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Going too far to neutralize a rival?

By Sinha Ratanatunge

(February 17, Colombo, Sri Lanka Guardian) It is to the credit of the people that there was no necessity to impose a curfew like in earlier timesafter the hard-fought Presidential election of last month. The final result clearly came as a surprise to most, but that the private sector deemed it unnecessary to follow the Government's decision to declare a pre-emptive holiday for the state sector indicated that there was little likelihood of unwarranted incidents.

However, it now seems that it is the Government that has triggered the instability, despite its claims of a resounding victory.
That is by its move to arrest the Opposition's main candidate just a fortnight after the polls. First, it was the purge in the Army and then the Police. Those suspected of being inimical to the security of the state were sent home and others transferred from 'sensitive' stations.

These officers are suspected to have aligned themselves with the Opposition's presidential candidate. No proof of their complicity is really required because they hold their commissions on the 'whim and pleasure' of their Commander-in-Chief who happens to be the President.

In a country where the Commander-in-Chief is a politician and has been a presidential candidate himself, these purges inevitably have a political flavour. Serving officers were introduced to the 'idiot box' for the first time in the military's history to criticize a Presidential candidate during the campaign.

It is not the first time such purges have taken place against army officers suspected of taking political sides. President J.R. Jayewardene summarily dismissed several officers believed to have supported his opponent, Sirima Bandaranaike. Seventeen years later, though, most of them received the promotions they were deprived of, and back wages to boot.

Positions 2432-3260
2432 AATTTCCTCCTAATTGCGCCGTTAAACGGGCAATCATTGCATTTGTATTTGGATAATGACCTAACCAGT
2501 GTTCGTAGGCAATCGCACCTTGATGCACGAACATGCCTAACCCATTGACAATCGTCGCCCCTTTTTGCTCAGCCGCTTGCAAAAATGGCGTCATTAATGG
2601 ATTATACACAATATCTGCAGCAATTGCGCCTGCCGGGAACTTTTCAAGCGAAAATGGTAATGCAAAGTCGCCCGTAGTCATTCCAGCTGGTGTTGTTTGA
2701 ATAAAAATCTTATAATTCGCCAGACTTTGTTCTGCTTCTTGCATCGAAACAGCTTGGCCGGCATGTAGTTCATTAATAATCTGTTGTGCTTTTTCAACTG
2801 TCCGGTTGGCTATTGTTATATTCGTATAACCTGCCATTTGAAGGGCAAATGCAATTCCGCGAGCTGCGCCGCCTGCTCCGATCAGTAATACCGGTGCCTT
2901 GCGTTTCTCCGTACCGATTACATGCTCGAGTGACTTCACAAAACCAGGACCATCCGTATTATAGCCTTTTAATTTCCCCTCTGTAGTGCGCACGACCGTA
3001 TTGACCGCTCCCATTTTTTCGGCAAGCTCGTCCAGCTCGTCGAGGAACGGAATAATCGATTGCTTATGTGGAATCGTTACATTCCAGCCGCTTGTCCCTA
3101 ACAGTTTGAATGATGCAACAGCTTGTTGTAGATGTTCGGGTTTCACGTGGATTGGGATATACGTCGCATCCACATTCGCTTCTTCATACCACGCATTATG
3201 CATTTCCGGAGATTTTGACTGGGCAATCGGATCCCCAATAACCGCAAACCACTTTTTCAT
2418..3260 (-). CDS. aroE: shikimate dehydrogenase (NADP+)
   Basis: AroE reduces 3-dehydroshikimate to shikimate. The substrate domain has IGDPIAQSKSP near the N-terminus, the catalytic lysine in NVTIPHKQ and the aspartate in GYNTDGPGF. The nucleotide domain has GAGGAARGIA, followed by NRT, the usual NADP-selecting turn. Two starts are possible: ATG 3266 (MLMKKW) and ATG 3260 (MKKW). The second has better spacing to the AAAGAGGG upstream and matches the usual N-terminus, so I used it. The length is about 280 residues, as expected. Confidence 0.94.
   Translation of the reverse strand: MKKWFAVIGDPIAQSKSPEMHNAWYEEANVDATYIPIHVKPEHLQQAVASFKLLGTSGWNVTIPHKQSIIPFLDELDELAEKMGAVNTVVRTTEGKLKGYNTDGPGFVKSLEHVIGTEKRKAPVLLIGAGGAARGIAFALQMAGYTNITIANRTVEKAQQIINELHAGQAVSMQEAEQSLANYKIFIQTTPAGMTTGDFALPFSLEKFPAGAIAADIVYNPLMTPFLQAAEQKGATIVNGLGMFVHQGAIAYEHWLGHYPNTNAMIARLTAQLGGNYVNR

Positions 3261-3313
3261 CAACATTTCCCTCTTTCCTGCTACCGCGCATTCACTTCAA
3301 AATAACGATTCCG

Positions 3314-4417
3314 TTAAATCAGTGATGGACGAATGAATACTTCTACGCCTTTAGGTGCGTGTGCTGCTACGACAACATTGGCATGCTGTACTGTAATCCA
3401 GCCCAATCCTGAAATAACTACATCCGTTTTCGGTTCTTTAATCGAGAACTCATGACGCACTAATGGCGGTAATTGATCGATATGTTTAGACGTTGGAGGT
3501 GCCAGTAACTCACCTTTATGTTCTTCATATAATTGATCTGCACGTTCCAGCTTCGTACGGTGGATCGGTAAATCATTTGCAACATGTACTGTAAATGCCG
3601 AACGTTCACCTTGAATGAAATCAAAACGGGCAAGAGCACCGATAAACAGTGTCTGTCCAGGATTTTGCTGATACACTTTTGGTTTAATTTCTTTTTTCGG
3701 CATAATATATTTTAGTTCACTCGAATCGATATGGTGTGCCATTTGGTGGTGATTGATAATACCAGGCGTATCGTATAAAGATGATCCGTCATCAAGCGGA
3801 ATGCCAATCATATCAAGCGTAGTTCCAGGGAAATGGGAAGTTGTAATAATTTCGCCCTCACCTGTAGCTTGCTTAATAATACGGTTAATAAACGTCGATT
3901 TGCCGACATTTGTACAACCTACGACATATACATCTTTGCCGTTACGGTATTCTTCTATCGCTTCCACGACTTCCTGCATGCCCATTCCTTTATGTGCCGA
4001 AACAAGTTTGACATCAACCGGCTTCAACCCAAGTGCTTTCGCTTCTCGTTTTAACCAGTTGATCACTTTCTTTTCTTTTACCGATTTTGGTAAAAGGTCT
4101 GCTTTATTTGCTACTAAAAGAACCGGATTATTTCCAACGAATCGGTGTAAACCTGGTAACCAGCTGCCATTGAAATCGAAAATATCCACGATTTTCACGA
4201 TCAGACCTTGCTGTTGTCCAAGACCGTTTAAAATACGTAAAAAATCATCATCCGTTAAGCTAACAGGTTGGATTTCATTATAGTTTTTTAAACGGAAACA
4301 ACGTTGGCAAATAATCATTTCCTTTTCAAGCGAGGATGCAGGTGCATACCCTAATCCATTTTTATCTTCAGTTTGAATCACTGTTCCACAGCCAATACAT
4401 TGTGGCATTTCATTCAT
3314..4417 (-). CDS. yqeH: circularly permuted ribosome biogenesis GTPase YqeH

The issue has got doubly complicated this time round because it was a recently retired General and a former Army Commander who was the incumbent President's challenger. He had every right to contest the election, and when he was heroically commanding troops in battle against the LTTE while at the same time being accused of unleashing the 'white van' against journalists, very senior members of the Government and the Defence establishment defended him by saying that he had 'fiercely loyal men behind him' who would do 'anything for him'.

Now, the Government has felt the need to act against these very men, some of whom may have been loyal to their superior officer as is expected of all good soldiers - even if they had no truck whatsoever with the pursuit of those journalists at the time.

The Government's decision to purge the Forces of anti-loyal elements may not be fair by the families of these men, but in an Army that has grown in size, where its enlisted men even outnumbering the British Army, there is a fundamental requirement on its part to guard against mutinies and coups. The Government itself is culpable of using the Army for its political agenda.

Dissension among regiments and units is the harbinger of political instability in the country, and even if some have to pay the unfortunate price, the Forces must remain loyal to the Government, albeit not as a political arm of the Government.